I once submitted this question .

$\displaystyle \sum_{r=1}^{\infty} \frac{6^r}{(3^r - 2^r)(3^{r + 1} - 2^{r + 1})}$ Note by Kushagraa Aggarwal
6 years, 1 month ago

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If I'm not mistaken, this was a Putnam problem!

- 6 years, 1 month ago

Let's try to generalize. For $|x| < 1$ we have the following:

$S(x) := \displaystyle \sum_{n = 1}^{\infty} \dfrac{x^n}{(1-x^n)(1-x^{n+1})}$ $= \dfrac{1}{1-x}\displaystyle \sum_{n = 1}^{\infty} \dfrac{x^n(1-x)}{(1-x^n)(1-x^{n+1})}$

$= \dfrac{1}{1-x}\displaystyle \sum_{n = 1}^{\infty} \dfrac{x^n - x^{n+1}}{(1-x^n)(1-x^{n+1})}$ $= \dfrac{1}{1-x}\displaystyle \sum_{n = 1}^{\infty} \dfrac{(1- x^{n+1}) - (1-x^n)}{(1-x^n)(1-x^{n+1})}$

$= \dfrac{1}{1-x}\displaystyle \sum_{n = 1}^{\infty}\left[\dfrac{1}{1-x^n} - \dfrac{1}{1-x^{n+1}}\right]$ $= \dfrac{1}{1-x}\left[ \dfrac{1}{1-x^1} - \dfrac{1}{1-0}\right]$ $= \dfrac{x}{(1-x)^2}$.

Now to tackle the sum in question:

$\displaystyle\sum_{n = 1}^{\infty} \dfrac{6^n}{(3^n-2^n)(3^{n+1}-2^{n+1})}$ $= \displaystyle\sum_{n = 1}^{\infty} \dfrac{3^{2n}\left(2/3\right)^n}{3^{2n+1}\left(1-\left(2/3\right)^n\right)\left(1-\left(2/3\right)^{n+1}\right)}$

$= \dfrac{1}{3}\displaystyle\sum_{n = 1}^{\infty} \dfrac{\left(2/3\right)^n}{\left(1-\left(2/3\right)^n\right)\left(1-\left(2/3\right)^{n+1}\right)}$ $= \dfrac{1}{3}S\left(\dfrac{2}{3}\right)$ $= \dfrac{1}{3} \dfrac{2/3}{\left(1-2/3\right)^2} = \boxed{2}$

- 6 years, 1 month ago

that is incredible genius imo, you should be proud xD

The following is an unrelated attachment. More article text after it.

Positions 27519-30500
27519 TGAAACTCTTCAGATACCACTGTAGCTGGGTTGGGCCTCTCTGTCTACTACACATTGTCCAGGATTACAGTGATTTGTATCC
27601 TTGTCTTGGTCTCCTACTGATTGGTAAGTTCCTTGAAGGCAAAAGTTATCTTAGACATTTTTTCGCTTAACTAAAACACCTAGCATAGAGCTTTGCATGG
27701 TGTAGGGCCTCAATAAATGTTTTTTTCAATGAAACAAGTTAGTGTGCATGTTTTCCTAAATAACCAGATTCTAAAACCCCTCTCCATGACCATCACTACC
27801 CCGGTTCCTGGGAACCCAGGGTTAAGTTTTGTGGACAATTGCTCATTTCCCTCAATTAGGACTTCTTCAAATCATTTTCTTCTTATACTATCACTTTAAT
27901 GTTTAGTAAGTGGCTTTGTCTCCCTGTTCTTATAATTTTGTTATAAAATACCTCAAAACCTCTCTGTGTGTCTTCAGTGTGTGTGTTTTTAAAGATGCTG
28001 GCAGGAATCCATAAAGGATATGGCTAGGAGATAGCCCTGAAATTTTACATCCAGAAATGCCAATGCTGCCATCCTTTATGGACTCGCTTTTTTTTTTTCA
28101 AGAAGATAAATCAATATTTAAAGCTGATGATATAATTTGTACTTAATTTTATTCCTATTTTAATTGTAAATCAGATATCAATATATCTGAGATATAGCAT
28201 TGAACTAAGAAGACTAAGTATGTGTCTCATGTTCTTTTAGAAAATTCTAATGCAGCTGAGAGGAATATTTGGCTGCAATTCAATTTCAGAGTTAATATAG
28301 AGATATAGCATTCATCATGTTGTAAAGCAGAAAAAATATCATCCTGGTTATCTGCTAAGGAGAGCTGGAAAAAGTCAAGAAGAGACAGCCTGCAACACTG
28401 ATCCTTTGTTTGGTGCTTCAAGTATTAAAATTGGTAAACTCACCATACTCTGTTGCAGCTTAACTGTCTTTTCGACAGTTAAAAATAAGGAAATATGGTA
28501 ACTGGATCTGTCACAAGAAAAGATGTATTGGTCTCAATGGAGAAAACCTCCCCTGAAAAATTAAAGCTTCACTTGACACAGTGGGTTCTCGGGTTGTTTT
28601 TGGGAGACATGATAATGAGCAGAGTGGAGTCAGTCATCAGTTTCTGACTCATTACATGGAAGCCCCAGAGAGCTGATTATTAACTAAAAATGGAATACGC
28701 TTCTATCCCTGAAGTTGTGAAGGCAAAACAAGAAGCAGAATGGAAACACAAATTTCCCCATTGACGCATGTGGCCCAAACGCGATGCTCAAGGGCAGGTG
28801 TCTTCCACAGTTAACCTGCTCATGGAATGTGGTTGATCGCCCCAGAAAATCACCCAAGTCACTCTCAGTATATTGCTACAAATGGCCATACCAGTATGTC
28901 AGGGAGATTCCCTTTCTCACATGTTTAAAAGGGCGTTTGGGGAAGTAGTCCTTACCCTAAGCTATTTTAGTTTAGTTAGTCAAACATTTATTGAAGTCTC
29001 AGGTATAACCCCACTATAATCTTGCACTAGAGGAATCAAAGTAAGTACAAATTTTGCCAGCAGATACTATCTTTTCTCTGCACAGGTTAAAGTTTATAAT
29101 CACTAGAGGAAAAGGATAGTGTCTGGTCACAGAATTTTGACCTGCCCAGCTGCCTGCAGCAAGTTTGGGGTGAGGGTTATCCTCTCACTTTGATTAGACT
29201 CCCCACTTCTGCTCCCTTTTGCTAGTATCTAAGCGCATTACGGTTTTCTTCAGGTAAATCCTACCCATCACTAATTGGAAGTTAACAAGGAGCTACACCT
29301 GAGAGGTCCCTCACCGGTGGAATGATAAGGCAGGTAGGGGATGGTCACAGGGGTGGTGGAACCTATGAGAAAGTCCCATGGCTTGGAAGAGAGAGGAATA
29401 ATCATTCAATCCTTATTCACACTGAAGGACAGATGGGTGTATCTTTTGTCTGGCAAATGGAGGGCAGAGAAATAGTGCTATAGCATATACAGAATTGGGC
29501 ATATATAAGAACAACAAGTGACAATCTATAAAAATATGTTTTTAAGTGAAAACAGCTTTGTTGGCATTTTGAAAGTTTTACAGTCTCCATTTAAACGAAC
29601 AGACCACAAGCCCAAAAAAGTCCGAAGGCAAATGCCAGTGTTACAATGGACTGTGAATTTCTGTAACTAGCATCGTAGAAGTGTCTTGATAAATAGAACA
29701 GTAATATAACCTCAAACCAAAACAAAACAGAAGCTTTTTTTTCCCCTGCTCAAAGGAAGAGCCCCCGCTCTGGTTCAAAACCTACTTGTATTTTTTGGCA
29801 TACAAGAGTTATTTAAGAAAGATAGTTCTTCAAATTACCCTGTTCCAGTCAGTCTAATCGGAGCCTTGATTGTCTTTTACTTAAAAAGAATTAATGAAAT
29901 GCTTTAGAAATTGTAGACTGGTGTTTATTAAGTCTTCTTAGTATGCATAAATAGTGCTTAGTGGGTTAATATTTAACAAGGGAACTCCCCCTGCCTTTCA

- 6 years ago

Forgive my ignorance but what is S(x)? Is it the same as f(x)?

- 6 years, 1 month ago

$S(x)$ is a function of $x$ that I defined. I could have also named it $f(x)$, or $\xi(x)$, or even $\clubsuit(x)$.

- 6 years, 1 month ago

The best part of this solution is that it's deceptively straight forward. If somebody were to see all of these "fancy" math symbols and such they would instinctively feel intimidated, but if you really look at what you're doing here it's really just very smart equation manipulation.

- 6 years, 1 month ago

How will we get

$\sum_{n=1}^{\infty} \Bigg[ -\frac{1}{1-x^{n+1}} \Bigg] = -\frac{1}{1-0}$ ?

- 6 years, 1 month ago

Look at the whole expression. It states

$\sum_{n = 1}^{\infty} \frac {1}{1 - x^n} - \frac{1}{1 - x^{n + 1}}$. So, when $n = 1$ then you have $\frac {1}{1 - x} - \frac {1}{1 - x^2}$. Add $n = 2$ you have $\frac {1}{1 - x^2} - \frac {1}{1 - x^3}$. Notice how the first term of this cancels with the second term of the first. This is called a telescopic series. Thus, you will only have the first term ( $\frac{1}{1 - x}$) and the last term, $\lim_{n \rightarrow \infty} - \frac{1}{1 - x^{n + 1}} = - \frac {1}{1 - 0}$.

- 6 years, 1 month ago

Thank you very much now I get it !

Good explanation too !

Thank You !

- 6 years, 1 month ago

Wow! Just great, Jimmy!

How did you even think of S(x)?

- 6 years, 1 month ago

When solving this question, I first did the manipulations to the summation. I then replaced $2/3$ with $x$ to see if there was some clever power series manipulations that could be done. As it turned out, it was just a telescoping sum, and replacing $2/3$ with $x$ was not really necessary. However, $x$ is easier to type repeatedly than $2/3$, and so, I showed the generalization.

- 6 years, 1 month ago

That makes sense, thank you.

- 6 years, 1 month ago